Thursday, November 14, 2013

A Geekly Paradise

Had my first taste (a small one, admittedly) of geek celebrity-hood this past weekend— was part of a panel at Blizzcon, the gamer convention for Blizzard Entertainment. Those of you who play Diablo or Warcraft or StarCraft will be well familiar with this online multi-player company; everyone else will be completely in the dark. I spent my youth rolling twelve-sided dice and plotting magic dungeons on graph paper in my friends' living rooms: these are my people. 

Dungeons & Dragons, writ large 
I went in expecting it to be like Comicon, but smaller; it is, in fact, nothing like Comicon at all, but in a good way. There's a lot less splashiness— no product placements, not a lot of costly, no flashy A-list celebrities and movie tie-in swag. There's no corporate synergy going on, because it's all about one company. The celebrities are the game artists and developers, who are for the most part uniformly Asian, uniformed in black t-shirts and jeans. The big draw are the banks of computers—three parking lots worth of them— where you can sit and play the "campaigns" with and against all of those people around you. It looks like a vast war room, but with mages and blood elves and clerics on the screens. There was pure and unadulterated geeky goodness going on at the Anaheim Convention Center.

I was invited to be part of their first voice talent panel, along with some of my World of Warcraft compadres, very esteemed voice actors all. 

I'm a pretty recent addition to WOW— I play a warrior Panda (no, not Po) named Taran Zhu in the Expansion Pack "Mist of Panderia." Here's an earful of what I do:
I'm the Panda Pandaren who comes in at about 1:00.

I think that most of the audience had a hard time reconciling that growly character with the reedy-voiced, bespectacled man on the stage, and, I have to admit, I'm always a bit surprised myself. 

That ugly ginormous brute with whom I fight? Here he is in the flesh;

Patrick Seitz, a kind and gentle man, who specializes in throat-shredding monster voices and doesn't even cough up blood afterwards!

The panel was fun. I got to sit next to the estimable Keone Young, fellow Pandaren and essential guest star on "True Blood" and "Deadwood."  

We talked, did a Q&A, and signed autographs. I picked up my autographed poster, bought a stuffed panda and made my way into the darkness of the gaming floor—once a geek, always a geek.

Monday, November 4, 2013

Adventures in Publishing: The Ecstasy and the Agony

"And when I am formulated, sprawling on a pin, When I am pinned and wriggling on the wall
Then how should I begin
To spit out all the butt-end of my days and ways
And how should I presume?"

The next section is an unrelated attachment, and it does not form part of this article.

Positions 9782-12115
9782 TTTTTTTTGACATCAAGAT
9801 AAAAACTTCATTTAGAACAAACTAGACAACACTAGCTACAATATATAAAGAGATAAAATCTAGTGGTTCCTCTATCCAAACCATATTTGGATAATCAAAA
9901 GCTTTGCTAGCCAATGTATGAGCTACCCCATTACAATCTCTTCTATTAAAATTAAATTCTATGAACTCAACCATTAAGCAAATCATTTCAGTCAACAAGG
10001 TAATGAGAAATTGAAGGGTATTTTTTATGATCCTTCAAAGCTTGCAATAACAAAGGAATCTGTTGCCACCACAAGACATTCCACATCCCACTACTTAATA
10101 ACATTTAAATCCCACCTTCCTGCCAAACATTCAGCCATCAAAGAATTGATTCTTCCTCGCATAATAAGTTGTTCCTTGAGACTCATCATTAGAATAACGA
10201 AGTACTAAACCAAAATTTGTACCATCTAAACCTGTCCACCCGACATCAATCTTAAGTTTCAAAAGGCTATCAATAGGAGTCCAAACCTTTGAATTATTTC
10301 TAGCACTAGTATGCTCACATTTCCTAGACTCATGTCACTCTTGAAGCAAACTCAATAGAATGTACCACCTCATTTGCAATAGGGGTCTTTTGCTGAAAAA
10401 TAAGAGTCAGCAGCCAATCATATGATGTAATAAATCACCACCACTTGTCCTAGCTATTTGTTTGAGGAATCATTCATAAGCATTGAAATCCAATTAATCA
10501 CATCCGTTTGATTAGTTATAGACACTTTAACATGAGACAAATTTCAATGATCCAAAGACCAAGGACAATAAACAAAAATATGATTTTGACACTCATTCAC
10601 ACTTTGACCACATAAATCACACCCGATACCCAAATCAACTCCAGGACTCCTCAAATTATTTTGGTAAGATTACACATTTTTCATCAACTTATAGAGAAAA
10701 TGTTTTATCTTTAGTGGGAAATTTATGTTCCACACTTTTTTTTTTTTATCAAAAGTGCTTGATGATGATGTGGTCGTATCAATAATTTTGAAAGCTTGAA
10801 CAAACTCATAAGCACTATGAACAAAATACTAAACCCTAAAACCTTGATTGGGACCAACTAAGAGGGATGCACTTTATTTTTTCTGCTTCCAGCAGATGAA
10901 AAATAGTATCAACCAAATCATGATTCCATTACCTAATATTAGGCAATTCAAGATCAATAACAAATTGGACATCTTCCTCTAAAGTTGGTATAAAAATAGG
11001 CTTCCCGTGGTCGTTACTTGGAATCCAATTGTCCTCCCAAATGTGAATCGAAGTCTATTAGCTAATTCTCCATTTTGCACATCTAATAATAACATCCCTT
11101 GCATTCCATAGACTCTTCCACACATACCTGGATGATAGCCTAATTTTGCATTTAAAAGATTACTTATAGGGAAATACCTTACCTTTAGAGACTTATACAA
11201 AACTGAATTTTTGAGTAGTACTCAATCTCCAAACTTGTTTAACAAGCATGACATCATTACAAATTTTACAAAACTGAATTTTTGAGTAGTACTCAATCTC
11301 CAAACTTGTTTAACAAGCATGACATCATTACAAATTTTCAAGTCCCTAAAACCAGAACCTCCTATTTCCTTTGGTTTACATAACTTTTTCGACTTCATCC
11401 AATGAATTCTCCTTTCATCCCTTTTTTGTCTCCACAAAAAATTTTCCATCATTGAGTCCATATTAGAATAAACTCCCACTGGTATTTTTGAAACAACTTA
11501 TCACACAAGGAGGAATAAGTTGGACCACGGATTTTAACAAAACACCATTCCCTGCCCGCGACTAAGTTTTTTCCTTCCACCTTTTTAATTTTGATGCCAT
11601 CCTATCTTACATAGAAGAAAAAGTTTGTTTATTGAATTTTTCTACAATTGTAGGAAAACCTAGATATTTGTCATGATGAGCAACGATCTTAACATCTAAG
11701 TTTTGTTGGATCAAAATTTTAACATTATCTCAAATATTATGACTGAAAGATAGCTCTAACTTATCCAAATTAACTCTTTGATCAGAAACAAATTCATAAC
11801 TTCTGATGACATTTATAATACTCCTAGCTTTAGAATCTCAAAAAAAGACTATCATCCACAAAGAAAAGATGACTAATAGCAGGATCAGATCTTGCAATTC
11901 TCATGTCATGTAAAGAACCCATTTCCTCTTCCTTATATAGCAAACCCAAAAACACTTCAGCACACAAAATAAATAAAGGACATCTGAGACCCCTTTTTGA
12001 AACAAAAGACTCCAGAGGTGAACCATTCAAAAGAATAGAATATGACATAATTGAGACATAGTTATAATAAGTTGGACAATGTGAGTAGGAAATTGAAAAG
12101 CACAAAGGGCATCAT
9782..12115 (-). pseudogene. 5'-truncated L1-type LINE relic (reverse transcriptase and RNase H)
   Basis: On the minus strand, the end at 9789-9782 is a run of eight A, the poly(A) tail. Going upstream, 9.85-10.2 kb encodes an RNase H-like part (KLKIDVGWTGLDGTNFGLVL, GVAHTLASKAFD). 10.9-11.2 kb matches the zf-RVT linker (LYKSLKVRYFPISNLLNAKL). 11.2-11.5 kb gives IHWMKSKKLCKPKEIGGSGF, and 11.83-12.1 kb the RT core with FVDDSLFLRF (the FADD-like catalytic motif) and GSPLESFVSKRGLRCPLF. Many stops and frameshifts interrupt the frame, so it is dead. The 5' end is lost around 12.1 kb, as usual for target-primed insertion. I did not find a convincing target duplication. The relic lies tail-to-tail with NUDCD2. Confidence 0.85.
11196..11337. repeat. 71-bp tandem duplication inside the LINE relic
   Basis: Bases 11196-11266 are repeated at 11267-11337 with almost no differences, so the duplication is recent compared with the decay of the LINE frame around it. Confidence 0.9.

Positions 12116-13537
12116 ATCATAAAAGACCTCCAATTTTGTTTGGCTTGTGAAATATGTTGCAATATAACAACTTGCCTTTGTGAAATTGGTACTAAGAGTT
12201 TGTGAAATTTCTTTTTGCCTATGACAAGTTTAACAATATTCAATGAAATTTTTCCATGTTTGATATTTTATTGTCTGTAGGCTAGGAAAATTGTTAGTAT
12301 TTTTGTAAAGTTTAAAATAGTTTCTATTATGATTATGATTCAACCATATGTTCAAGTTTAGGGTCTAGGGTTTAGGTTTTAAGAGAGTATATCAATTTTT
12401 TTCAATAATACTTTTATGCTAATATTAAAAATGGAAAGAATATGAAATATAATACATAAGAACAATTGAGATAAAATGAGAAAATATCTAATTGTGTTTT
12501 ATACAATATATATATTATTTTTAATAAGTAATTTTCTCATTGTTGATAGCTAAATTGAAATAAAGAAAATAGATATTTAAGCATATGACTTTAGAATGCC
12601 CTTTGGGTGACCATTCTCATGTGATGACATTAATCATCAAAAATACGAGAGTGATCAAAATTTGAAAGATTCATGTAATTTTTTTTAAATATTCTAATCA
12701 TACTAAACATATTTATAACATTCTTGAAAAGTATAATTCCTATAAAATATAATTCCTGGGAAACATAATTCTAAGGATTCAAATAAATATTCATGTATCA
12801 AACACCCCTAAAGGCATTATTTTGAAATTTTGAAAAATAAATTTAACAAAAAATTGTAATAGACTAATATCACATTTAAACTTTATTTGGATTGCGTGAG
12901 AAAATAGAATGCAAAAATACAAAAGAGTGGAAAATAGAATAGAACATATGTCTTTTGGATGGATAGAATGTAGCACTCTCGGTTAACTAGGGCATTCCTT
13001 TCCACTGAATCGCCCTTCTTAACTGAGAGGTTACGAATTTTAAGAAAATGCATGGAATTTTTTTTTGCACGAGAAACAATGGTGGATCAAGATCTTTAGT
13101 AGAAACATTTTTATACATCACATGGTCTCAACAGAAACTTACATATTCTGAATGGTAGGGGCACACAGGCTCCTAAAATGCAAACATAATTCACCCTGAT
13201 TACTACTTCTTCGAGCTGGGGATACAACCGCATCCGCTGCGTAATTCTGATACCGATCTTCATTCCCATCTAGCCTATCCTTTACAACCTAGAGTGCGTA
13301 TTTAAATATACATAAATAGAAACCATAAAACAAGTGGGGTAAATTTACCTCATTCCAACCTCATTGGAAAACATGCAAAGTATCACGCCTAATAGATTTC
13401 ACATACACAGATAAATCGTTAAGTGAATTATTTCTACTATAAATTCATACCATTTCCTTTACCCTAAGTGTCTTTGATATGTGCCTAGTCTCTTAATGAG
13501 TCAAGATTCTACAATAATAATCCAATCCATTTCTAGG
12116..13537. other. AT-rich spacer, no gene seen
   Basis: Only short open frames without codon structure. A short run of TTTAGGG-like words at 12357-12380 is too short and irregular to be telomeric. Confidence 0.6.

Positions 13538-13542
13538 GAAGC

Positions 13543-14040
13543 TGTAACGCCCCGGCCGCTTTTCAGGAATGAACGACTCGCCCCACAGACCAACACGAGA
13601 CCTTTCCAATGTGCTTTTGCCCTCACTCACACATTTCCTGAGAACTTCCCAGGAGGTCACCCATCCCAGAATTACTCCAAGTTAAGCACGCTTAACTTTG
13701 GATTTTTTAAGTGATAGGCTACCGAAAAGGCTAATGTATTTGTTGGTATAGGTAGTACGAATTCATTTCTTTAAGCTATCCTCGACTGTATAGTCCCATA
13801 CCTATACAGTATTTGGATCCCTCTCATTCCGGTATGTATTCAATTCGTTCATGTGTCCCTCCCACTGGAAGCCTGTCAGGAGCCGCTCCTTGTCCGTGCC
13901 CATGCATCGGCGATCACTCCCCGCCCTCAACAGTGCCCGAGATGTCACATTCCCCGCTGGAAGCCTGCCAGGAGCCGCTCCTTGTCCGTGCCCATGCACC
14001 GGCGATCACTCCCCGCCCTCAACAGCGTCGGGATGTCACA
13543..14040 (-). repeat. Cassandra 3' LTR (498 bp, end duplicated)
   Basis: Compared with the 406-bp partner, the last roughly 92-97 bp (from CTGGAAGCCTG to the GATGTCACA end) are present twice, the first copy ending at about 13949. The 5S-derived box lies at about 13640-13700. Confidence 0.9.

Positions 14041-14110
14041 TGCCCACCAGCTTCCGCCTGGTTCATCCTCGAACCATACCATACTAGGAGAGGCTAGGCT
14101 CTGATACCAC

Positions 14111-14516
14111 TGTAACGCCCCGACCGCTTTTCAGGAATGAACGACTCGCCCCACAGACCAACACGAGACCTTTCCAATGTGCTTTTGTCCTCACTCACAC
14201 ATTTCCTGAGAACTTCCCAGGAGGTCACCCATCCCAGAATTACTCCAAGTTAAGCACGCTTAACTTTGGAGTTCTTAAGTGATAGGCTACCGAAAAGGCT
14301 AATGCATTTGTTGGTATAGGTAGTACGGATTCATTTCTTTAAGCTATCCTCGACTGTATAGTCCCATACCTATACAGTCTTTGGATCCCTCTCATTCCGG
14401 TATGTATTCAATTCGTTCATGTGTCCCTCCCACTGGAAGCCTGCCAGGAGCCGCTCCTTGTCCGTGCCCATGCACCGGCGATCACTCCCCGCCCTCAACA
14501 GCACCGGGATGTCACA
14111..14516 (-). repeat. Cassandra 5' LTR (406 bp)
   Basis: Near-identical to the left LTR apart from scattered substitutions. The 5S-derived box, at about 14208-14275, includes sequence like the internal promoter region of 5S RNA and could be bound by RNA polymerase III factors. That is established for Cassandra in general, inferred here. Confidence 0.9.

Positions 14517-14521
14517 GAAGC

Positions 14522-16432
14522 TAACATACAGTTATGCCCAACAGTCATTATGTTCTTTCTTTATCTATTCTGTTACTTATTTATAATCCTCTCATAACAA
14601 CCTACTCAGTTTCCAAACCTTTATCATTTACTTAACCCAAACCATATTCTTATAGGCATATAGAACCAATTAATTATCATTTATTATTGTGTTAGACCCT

—T.S. Eliot, "The Love Song of J. Alfred Prufrock

It is real, folks. I'm hitched. I've just signed my publishing contract with St. Martin's Press. Still Life Las Vegas in Spring 2015— book clubs forming now! Nothing thrills the soul more than thirty pages of legalese in which your name is referred to as "Author." Nothing like it. I read every paragraph and sub-paragraph, excluded territories and all. It was a real page-turner; looking forward to a sequel!

After such wonderful confirmation, is there anything that could possibly knock me from such a giddy height? Ah, enter the Knight of Mirrors, galloping in from an email attachment sent by my editor: the Author Questionnaire. Such an innocous title— the Author Questionnaire— how could it inspire so much pain? The Author Questionnaire sounds like it might be some lovely time filler, a whimsical series of questions that might grace the back of Parade Magazine, next to Marilyn Savant's Mensa quizzes.

Instead, it's a soul-flaying survey of your life. Ostensibly, the Author Questionnaire is a series of questions about you and your book that the publicity department will use to position you in an overcrowded literary marketplace. What about your life can they can use to sell you—er, me (see, I'm deflecting already) to a public who is not related to you me. Who do I know? What have I done? Who can review my book or say something glowing about me?

Oh, it's enough to make an inveterate introvert
"No, I have not yet updated my status… the winters, they are long."
burst into flame. My misanthropic tendencies 
have been laid bare. Is "Social Hermit who lives in Cave and Forages for Acorns" a helpful attribute? Apparently not. Moreover, the negative space surrounding my meagre answers make me keenly aware of all the things I meant to have done by now, but haven't. Conferences? Twitter Feeds? Uh…soon...

What the heck have I been doing? Important things! Here are some of my most recent crowning achievements:

• Reached level 36 on "Simpsons: Tapped Out" on my iPad (that's the HIGHEST level)

How could THIS be a waste of time? Look at the urban planning! 

• Received the prestigious Parent Ambassador Plaque at my son's 
elementary school, for OCD Library Reshelving above and beyond duty

• Completed the Friday NYT crossword puzzle in 14:10 minutes

• Gold Founders Circle Membership at Arclight Cinemas (hey, a free popcorn upgrade 
EVERY TIME and a complimentary birthday ticket!)

• Can recite half of "The Love Song of J. Alfred Prufrock"
Animated by Christopher Scott. Read by the author himself. 
I know, it's an abridged version, don't get all hatin'...

• World Record for shortest recorded time attending a social function, in and out: 
23.5 minutes, INCLUDING drive time (Guinness confirmation pending)

• Three punches away from a free frozen yogurt at at Menchies 

• Have I mentioned that level 36 is the highest level in "Simpsons: Tapped Out"?

I await the Pulitzer Committee's call.